(NOTE: Disregard numbers in parentheses; they are for my vehicle only).

Your TW is good, but you've got a 1,220 lb differential between your steer axle and drive axle. That needs to be adjusted to get those numbers much closer together.


JIm, thanks for taking the time to run these numbers through your spreadsheet, much appreciated.

So, is my 1200/12000 Equalizer hitch adequate and safe to use or should I upgrade to the 1400/14000 unit?

I will need a taller shank than the one I have currently as I am unable to get the truck ball level or slightly above the trailer coupler when it is level. The new shank works with both the 1200 and 1400 units.

I can even consider another brand hitch if I were to upgrade. However, I used an Equlaizer hitch years ago and it proved to be very reliable and removed sway as intended.

Thoughts?

Baja Man

Inland Empire, CA

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Posted: 11/23/17 07:00am Link  |  Quote  |  Print  |  Notify Moderator

BTW.....

Happy Thanksgiving to all!!

jim1521

Florida

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Posted: 11/23/17 01:22pm Link  |  Quote  |  Print  |  Notify Moderator

Baja, the 1200 should do it if you stay the same (<1200 lbs TW), but if it were me, I'd go to the 1400.

Also, you MUST get the proper height shank. If you don't, it'll screw up your tires as they won't be carrying an even load.

Baja Man

Inland Empire, CA

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Posted: 11/23/17 03:13pm Link  |  Quote  |  Print  |  Notify Moderator

Questions:

If I load additonal weight to truck bed, which I plan on doing in the next few weeks (camper shell, tools, camping supplies, possible a cargo slide, etc) approx. 600#.....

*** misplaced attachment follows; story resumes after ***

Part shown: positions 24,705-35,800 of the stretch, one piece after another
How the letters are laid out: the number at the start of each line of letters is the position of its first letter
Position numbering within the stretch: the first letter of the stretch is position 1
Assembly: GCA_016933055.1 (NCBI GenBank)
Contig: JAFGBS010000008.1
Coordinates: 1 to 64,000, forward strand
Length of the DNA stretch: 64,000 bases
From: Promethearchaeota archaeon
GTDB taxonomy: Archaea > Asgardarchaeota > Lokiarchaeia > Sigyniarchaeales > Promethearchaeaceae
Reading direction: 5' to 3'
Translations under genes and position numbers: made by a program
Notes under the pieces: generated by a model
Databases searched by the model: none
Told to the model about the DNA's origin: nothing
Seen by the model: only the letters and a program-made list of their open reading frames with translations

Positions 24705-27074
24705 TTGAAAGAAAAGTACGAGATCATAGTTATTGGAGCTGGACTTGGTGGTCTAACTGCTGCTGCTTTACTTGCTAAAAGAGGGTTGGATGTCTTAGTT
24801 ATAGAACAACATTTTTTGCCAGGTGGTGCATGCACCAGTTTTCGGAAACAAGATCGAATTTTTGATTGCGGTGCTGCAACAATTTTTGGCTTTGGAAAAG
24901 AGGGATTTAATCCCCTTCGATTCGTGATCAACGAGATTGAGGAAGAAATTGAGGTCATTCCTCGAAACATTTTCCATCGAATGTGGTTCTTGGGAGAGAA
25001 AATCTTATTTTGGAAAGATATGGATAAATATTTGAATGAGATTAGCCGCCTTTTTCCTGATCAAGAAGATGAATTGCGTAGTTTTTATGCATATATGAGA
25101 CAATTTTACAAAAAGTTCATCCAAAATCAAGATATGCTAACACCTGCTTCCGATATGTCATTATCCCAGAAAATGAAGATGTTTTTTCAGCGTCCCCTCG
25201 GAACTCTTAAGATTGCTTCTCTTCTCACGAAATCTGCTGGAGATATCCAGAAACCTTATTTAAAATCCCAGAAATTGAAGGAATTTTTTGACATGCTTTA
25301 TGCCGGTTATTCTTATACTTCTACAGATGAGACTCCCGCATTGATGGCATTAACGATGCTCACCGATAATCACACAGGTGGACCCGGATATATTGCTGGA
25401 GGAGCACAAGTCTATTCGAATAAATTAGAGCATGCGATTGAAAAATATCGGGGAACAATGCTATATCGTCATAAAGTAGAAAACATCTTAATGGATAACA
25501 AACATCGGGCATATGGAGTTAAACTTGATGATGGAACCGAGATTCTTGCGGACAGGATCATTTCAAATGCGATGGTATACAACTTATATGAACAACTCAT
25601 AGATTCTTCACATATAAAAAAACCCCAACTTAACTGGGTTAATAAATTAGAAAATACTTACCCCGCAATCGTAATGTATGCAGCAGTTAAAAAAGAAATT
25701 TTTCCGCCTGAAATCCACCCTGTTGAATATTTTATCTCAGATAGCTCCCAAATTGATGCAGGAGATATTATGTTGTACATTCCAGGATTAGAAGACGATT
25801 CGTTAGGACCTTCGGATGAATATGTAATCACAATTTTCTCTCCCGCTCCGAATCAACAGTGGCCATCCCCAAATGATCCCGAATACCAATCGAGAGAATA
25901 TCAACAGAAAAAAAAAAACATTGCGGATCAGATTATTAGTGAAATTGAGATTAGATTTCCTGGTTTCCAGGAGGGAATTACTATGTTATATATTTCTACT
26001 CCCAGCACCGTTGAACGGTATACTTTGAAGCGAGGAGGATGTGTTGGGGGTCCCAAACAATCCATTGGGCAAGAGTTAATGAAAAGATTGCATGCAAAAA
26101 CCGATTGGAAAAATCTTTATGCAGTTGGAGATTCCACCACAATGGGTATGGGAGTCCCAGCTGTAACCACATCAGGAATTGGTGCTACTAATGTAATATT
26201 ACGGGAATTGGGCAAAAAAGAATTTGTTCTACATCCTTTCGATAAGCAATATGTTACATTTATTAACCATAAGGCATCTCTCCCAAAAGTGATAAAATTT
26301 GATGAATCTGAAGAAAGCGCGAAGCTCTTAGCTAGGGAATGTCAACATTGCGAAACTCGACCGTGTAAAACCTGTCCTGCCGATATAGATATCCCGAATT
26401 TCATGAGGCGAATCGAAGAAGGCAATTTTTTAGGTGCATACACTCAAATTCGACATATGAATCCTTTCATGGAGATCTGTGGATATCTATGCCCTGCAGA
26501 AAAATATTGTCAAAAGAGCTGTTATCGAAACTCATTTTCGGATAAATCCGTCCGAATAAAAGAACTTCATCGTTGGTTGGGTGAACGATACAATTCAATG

1. will this increase my tongue weight?
2. If so I would need to increase both the hitch to a 1400/14000 and receiver to at least 1400 tW.

Thoughts?

jim1521

Florida

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Posted: 11/23/17 03:59pm Link  |  Quote  |  Print  |  Notify Moderator

Baja Man wrote:

Questions:

If I load additonal weight to truck bed, which I plan on doing in the next few weeks (camper shell, tools, camping supplies, possible a cargo slide, etc) approx. 600#.....

1. will this increase my tongue weight?
2. If so I would need to increase both the hitch to a 1400/14000 and receiver to at least 1400 tW.

Thoughts?


Short answer is no.

Your hitch has a given rating. Assuming you have a Class IV hitch on your truck, you are limited to about 1,200 lbs attached to the hitch. If you want to go above that, you need a Class V hitch installed on your truck. For example, if you load 2,000 lbs on to a Class IV hitch, the excess weight could cause the Class IV hitch to fail.

Classes of trailer hitches

When you add weight to the back of the truck, you are adding it to the overall truck weight - and more specifically to the rear axle - slightly different from tongue weight.

Given that you will be adding even more weight to the rear axle, it becomes even more important that the WDS does its job of transferring weight to the front axle.

* This post was edited 11/23/17 04:09pm by jim1521 *

Grit dog

Black Diamond, WA

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Posted: 11/24/17 09:15am Link  |  Quote  |  Print  |  Notify Moderator

eHoefler wrote:

The size of the bars are how much weight they can transfer, not the capacity of the tongue weight. You are well within your limits, you need to put more tension on the bars to transfer more weight, or adjust the head for more tilt. You are very close nad only need an adjustment to be dead on.


^This. Crank the WD bars up another link or 2 and call it good. It's not horrible now save for a bit more tongue weight than the receiver is "rated" for.
You have a perfect base line now. Can do the rest by measuring fender gaps on the front of the truck. Correlate your loaded and unloaded fender well height to the weights from your scale report.


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Grit dog

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Posted: 11/24/17 09:17am Link  |  Quote  |  Print  |  Notify Moderator

jim1521 wrote:

Baja, the 1200 should do it if you stay the same (<1200 lbs TW), but if it were me, I'd go to the 1400.

Also, you MUST get the proper height shank. If you don't, it'll screw up your tires as they won't be carrying an even load.


Only if the trailer has torsion axles. With torsion spring axles, trailers need to be close to level. With tandem leaf springs, they modulate the weight between the 2 axles, until you get to extreme angles where the center link between the front and rear springs bottoms out.